(photo taken Tuesday, looking east from the west side of the site)
We’ve received a couple notes in the past week or so inquiring about the status of what’s been dubbed the “Hole Foods” site at Fauntleroy/Alaska/39th – where construction on a proposed Whole Foods Market/Hancock Fabrics/residential building has been stalled for more than half a year now – like this note from Dorothy:
I don’t see the Whole Foods sign at the dig at (Alaska) and Fauntleroy. Does this
mean they no longer plan to be there? What is the status of that construction site?
First of all – the banner that used to be on the fence there disappeared the day after our most recent report of vandalism (someone cut the W out of the word Whole). But aside from that, we were overdue for a project check anyway; read on to see what we have found out – both about this site, and another site linked to the Whole Foods project’s original developers:
First — Matt Segrest, first reported back in April to be working on purchasing the site, replied to our “checking in” inquiry:
Still working on a deal. No firm timetable right now. There has been no change in the Whole Foods lease status.
Which means, Whole Foods still has a lease for a store on the site. But this doesn’t bode well for the timetable first suggested by site owner Seattle Capital early this year, hoping for a deal closing “by the end of June” (as mentioned here) and construction resuming shortly afterward.
Next, a check of public records, which revealed two things: First, the two lawsuits we reported earlier this year (one filed by former project developer BlueStar Management, as reported here, and one filed by investor BAJ Capital, as reported here) have been consolidated into one case for trial purposes (if there is a trial, it wouldn’t happen till next year). And we discovered there’s a third lawsuit related to the property, filed in late April — Aero Construction is suing Ledcor Construction (whose name is still on banners on the site, and who is said to be “actively managing” the site), Whole Foods, Hancock Fabrics, and others, claiming it wasn’t paid for site work that Ledcor ordered, and seeking at least $810,000. See the lawsuit document here.
Last but not least, a semi-related bit of news: WSB has learned that one of the other West Seattle sites that was being developed by BlueStar was just put up for “trustee sale” (as in, foreclosure). This is the three-parcel site just south of The Junction where BlueStar was going to build this mixed-use building with the working name “Spring Hill” (no relation to the Junction restaurant):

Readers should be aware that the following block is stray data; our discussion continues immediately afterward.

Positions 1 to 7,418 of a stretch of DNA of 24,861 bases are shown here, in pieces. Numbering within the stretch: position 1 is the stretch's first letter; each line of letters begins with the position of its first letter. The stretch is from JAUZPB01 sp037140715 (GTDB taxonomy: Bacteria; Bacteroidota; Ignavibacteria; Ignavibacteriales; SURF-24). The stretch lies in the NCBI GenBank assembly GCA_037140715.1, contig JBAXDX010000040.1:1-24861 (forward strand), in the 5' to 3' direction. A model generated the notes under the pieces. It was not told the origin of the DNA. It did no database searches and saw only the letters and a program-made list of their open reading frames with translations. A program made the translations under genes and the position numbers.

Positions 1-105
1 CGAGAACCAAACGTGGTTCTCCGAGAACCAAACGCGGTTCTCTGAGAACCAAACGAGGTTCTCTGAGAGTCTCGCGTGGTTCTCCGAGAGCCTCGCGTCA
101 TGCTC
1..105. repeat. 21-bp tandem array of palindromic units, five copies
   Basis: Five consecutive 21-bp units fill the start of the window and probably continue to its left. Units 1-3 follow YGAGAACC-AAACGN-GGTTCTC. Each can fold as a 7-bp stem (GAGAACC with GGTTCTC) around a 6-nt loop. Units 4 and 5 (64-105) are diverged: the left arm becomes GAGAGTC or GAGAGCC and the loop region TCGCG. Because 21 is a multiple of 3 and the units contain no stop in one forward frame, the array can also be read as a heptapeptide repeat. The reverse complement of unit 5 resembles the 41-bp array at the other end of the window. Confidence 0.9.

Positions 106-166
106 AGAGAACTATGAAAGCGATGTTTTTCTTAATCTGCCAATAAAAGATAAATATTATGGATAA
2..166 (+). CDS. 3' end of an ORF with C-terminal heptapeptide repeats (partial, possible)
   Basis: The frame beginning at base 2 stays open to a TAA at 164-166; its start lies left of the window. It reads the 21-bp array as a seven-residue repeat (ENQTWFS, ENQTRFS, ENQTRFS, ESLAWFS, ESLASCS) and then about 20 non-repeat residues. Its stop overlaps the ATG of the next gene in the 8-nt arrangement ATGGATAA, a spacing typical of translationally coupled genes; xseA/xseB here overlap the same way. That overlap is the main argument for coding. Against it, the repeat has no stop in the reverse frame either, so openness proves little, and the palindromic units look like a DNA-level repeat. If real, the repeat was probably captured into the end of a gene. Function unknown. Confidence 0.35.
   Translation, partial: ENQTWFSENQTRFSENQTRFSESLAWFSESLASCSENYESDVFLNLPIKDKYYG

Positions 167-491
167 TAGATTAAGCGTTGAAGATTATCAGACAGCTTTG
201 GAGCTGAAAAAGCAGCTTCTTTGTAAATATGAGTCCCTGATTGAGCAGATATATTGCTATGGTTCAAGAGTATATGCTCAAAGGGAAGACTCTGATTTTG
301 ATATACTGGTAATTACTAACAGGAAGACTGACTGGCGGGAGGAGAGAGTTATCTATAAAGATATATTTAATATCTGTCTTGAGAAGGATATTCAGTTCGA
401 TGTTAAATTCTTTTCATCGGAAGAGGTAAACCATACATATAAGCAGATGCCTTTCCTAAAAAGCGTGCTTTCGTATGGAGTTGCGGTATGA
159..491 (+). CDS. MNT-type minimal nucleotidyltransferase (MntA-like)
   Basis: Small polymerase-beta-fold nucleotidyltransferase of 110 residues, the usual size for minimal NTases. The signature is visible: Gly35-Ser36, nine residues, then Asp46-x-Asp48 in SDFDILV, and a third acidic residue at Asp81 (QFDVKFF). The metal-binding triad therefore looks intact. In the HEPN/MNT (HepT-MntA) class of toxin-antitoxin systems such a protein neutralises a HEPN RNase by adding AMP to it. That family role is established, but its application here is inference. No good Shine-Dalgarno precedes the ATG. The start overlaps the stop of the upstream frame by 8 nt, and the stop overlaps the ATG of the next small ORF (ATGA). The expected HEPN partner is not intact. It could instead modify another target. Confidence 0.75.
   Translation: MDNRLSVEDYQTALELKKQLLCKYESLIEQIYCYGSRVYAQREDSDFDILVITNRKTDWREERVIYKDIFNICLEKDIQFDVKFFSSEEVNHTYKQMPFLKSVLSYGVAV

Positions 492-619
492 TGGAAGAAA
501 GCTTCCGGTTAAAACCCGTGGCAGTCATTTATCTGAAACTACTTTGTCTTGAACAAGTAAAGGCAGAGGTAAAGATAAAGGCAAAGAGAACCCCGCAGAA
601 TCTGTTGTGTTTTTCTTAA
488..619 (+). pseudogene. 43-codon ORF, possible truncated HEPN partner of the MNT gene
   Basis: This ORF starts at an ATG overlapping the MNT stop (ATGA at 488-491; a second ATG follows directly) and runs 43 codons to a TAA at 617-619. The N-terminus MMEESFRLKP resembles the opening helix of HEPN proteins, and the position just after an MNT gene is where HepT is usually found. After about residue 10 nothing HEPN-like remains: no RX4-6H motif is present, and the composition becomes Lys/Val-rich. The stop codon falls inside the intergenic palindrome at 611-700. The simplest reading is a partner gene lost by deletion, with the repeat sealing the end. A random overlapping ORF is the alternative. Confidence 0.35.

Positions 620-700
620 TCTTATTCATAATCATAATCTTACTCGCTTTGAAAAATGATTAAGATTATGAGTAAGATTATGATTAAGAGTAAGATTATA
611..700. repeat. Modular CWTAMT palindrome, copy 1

Though we just received the information today, it indicates the trustee sale was held at the County Courthouse downtown last Friday, and an area bank was pursuing an opening bid of $2,895,000, with accompanying documents saying that the successful purchaser would have to negotiate with the project architects “for work performed to date and for completion of the working drawings.” (Here’s our story from when this project passed Design Review last September.)
As we have learned while pursuing information on the Whole Foods site, the project approvals obtained so far would not change just because of a site ownership change. But we’ll be trying to find out whether anyone actually successfully bid for the property.
Back to the Whole Foods site – if you missed it, two recent WSB stories: First, a West Seattleite’s question to the city about street stability alongside the hole (see the story here), and Mayor Nickels’ response to our question in a recent interview regarding what can be done to prevent this kind of thing – big hole dug, THEN project hits the rocks (see the story here).
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Header image by Nick Adams. ABSOLUTELY NO WSB PHOTO REUSE WITHOUT SITE OWNERS' PERMISSION.
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